Hoping to find redemption in the form of romance, Frank meets the lonely, slightly worn, but still-lovely Laura (Charlotte Rampling) at his local bar one night. She stands out amongst the bloated, burned out drinkers who sit unsteadily the joint's creaky barstools. Frank and Laura drink together, make weary, slightly ambivalent, but most likely sweet love and seem to hang on to one another like a buoy in a storm. Frank is already counting the money he'll make from the settlement the Archdiocese is sure to offer, meaning no need for a trial. Then, Frank goes to visit Deborah Ann in the hospital.

Everything changes.

Deborah Ann is curled in a fetal position, hooked up to a series to tubes, respirators and machines. Frank suddenly has absolute clarity and the light comes back into his eyes for the first time. When a nurse tries to shoo him away, Frank answers with authority and strength: "I'm her attorney." There will be no out of court settlement, even after the Archdiocese offers a cash settlement of $210,000 (a tidy sum in 1982). Frank bristles at this, "I was just thinking how neatly the number three goes into this figure." Frank turns it down, taking the case, and himself, to trial.

Sidney Lumet stages incredible courtroom sequences in the film, with Milo O'Shea gleefully portraying one of the most loathsome judges in film history, a man you can tell has been bought and paid for, and can't wait to ditch his robes for golf cleats and a high ball somewhere. As one obstacle after another gets thrown in Frank's path, he keeps getting up, climbing over them, around them, and through them. Because he just can't stop. At the film's darkest moment, when it truly seems all is lost, Mickey gently massages his wounded comrade's shoulders, reassuring him: "There'll be other cases." Frank starts repeating "There are no other cases. This is the case. There are no other cases. This is the case..." It becomes Frank's mantra for the remainder of the story.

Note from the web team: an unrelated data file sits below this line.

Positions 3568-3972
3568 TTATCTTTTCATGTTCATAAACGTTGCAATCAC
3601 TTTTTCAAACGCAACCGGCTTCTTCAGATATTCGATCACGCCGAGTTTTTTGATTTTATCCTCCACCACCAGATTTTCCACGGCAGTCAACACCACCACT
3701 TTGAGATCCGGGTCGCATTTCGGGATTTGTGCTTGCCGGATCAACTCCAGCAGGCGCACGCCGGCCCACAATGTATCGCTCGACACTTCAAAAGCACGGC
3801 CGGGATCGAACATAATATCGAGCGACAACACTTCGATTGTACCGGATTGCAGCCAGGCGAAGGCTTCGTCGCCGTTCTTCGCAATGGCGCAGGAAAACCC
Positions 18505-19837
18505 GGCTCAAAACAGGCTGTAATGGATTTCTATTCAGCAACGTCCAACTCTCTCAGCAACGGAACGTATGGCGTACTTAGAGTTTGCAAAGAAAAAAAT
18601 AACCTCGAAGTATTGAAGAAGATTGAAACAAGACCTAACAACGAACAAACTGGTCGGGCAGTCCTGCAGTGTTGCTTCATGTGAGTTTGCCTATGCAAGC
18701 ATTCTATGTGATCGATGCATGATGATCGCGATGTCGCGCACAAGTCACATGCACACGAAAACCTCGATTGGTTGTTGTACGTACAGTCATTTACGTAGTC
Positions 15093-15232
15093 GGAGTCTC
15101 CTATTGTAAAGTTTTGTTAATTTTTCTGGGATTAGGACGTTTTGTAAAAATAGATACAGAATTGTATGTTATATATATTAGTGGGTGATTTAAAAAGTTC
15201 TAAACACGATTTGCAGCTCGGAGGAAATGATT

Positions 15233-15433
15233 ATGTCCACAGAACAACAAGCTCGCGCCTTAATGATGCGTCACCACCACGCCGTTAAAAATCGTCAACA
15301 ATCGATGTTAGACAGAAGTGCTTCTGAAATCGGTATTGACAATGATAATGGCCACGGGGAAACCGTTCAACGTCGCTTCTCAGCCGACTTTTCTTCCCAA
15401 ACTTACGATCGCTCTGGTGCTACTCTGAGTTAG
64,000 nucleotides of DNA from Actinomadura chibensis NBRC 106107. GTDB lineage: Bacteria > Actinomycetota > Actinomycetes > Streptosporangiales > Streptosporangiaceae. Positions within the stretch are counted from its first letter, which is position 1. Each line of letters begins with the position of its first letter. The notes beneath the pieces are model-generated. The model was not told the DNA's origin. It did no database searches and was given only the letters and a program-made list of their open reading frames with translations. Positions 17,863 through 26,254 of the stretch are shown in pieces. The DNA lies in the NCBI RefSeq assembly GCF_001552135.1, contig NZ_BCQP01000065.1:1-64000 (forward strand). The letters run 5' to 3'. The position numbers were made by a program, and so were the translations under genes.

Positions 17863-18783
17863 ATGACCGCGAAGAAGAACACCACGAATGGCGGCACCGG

Newman delivers Frank's closing statement (and the film's climax) with such simplicity, dignity and controlled power, that it's not only the finest moment in his career as a film actor, it's one of the best verbal renditions of a man's (and man's) redemption ever written and delivered. Paul Newman received his seventh Academy Award nomination for playing Frank Galvin, with everyone in Hollywood assuming he was a shoo-in, but lost to newcomer Ben Kingsley in the titular role of Gandhi. Newman would go on to receive an honorary Oscar in 1986 and a Best Actor statuette in 1987, for reprising his role of "Fast" Eddie Felson, in Martin Scorsese's The Color of Money, an ad-hoc sequel to The Hustler.

Frank Galvin's take on life can be summarized in joke he repeats during The Verdict, usually in the company of his drinking buddies at his local pub. Like all great writing, it says a great deal while seeming to say something else:

"So Pat says, he says, 'They got this new bar... and you go inside and for half a buck you get a beer, a free lunch and they take you in the back room - they get you laid...' Mike says, 'Now wait a minute, wait a minute, wait a minute. Do you mean to say there's a new bar and you go inside and for a half a buck they give you a beer, a free lunch and they take you in the back room and they get you laid?' Pat says, 'That's right.' 'Have you ever been in the bar?' And he says, 'No, but me sister has.'"

Frank Galvin, one of the screen's greatest, most magnificent bastards.